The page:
In addition to sharing my own thoughts on the writing process, I want to, from time to time, give readers a chance to meet other creatives and see what they have to say about the highs and lows of sharing their art with others. Today, I bring you Tom Allbaugh. By day, he’s an English professor at Azusa Pacific University, but in his free time he is delving into the world of fiction. A humble and introspective soul, Tom is not new to practicing what he preaches. His essays, poems and stories have appeared in a number of magazines and journals over the years. His first novel, Apocalype TV, was recently released by eLectio Publishing and is available on Amazon in print and on Kindle.
When did you first realize you were a storyteller?
I think this occurred in the fourth grade, near Christmas season in 1965, when we came in from morning recess and our teacher, Mrs. Level, gave us half an hour to write a Christmas essay. Maybe she had to fulfill some outcome or other, but it wasn't process-based writing pedagogy. Most of my classmates choked on it. Listening to their groans and gasps, I decided to write satire. When I snickered at something I'd just written, Mrs. Level yelled at me and made me stand up and read it to the class. My essay, however, was well received. Even Mrs. Level was laughing. I learned then that humor was a way to cut tension. Mrs. Level encouraged me after that. When I entered the 8th grade, she was still asking if I was writing.
What do you love about the writing process?
I love that it is possible to revise. I love to start over. I've often said the wrong thing in a talk, as a teacher, for example. And there it is, my un-revised statement hanging out there, ruining my reputation, standing in for what I really meant to say, for the next hour, if not longer. But with writing, I can revise—everything and anything. My wife has accused me of over-revising. She compares it to washing the same shirt five times in a row. The shirt just gets limp, pale, and washed out. She used to say my writing was like that, but I don't know. When I get to sit down to rough drafts, or third drafts, I love going over it and making new discoveries. Over the last few days, I have been looking at my published book and wishing I could change a few things.
What is the hardest part of being a writer?
The hardest part of being a writer are the times when I have to not be a writer and instead have to be someone else—for example, when I have to attend meetings or participate in job searches. The hard part seems to be when I have to step away from writing for weeks at a time. I don't like doing this. I think it makes me grumpy and mean-spirited.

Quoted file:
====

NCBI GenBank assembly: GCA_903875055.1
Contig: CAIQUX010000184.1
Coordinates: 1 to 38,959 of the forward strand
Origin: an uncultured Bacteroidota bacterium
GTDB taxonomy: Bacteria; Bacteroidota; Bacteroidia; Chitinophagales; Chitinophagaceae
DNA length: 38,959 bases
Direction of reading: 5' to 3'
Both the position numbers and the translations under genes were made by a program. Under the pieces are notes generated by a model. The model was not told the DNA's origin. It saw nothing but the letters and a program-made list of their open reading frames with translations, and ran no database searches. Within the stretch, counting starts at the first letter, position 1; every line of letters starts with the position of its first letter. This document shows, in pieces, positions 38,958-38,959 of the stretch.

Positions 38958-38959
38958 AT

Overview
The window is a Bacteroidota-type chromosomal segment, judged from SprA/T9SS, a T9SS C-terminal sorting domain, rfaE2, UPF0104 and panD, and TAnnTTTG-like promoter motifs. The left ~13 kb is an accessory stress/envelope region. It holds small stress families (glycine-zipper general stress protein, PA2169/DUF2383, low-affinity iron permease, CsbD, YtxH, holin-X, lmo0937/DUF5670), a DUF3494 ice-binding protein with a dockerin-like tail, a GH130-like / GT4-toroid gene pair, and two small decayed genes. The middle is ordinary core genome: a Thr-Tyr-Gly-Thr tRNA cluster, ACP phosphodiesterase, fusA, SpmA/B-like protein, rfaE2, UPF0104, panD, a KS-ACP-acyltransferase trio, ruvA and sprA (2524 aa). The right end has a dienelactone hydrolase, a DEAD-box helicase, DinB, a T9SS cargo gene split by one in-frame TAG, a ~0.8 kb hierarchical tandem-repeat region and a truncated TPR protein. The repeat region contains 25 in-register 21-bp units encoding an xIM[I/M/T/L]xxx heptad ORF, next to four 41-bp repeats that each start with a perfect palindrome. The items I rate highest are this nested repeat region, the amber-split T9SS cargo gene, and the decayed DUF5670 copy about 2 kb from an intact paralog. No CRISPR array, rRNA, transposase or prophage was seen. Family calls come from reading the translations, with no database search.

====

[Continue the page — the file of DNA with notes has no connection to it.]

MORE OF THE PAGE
Where do you find your inspiration?
I often get inspired from reading. I often jot ideas down then. My ideas often turn out to be quite tangential and even different from what I'm reading. The idea for what might possibly be my next novel came from reading a wonderful poem by Rilke, I think. I also don't rely too much on inspiration. More often, I just "put the seat of the pants to the seat of the chair," as Flannery O'Connor would unsentimentally say, and get to work. Revising is often when I often come up with—if not moments of inspiration—then at least a-ha! moments.
What are you working on right now?
Right now, I am immersed in trying to market and publicize Apocalypse TV. This is not something I wanted to do, but it is something I have to do. My wife has stepped forward and is showing real gifts with this, by the way. The other night she put our daughter's cake on her Facebook page and got over a hundred responses. Two or three even said they were going to buy the book. All because of the cake.
I am also planning a new novel. I have the initial idea and it is being added to in a folder I've set aside for it. I am getting excited about it.
For more information about Tom and what he’s working on next, check him out at www.thomasallbaugh.com.
Some people may wonder where writers come up with the names of their characters. I’m not nearly clever enough to have allegorical names like in Pilgrim’s Progress, and names don’t just pop into my head (this guy’s a jerk, his name will be Milhous MacGillycuddy III, or she’s an sweet ingenue named Katrina).
Back in the olden days when a phone book was delivered to your house every year, I would use this ultra-scientific method of picking a first name and last name from different sections and then making sure the names mostly went together (Katrina MacGillycuddy, the Russo-Irish assassin with a heart of gold? Probably not.).
Nowadays, this method has entered the internet age. If you’re my friend on social media, you can pretty much guarantee I’ve at least considered your name for a character, particularly when I decide the one I had picked just isn't working or the character’s best friend doesn’t have a name but really should.
The fun part is when I intentionally pick a name to honor someone special in my life. Whether it was one of my outstanding students, or a friend or relative, your can rest assured the guy behind the counter at the burger place or the woman who’s taking pictures for the paper probably didn’t get his or her name at random. Will the person ever read the book and discover the literary “Easter egg”? Maybe, or maybe not.
Not knowing is part of what makes the creative process so fun.
I've been writing stories and taking photos since I was old enough to hold a pencil and stand behind a tripod.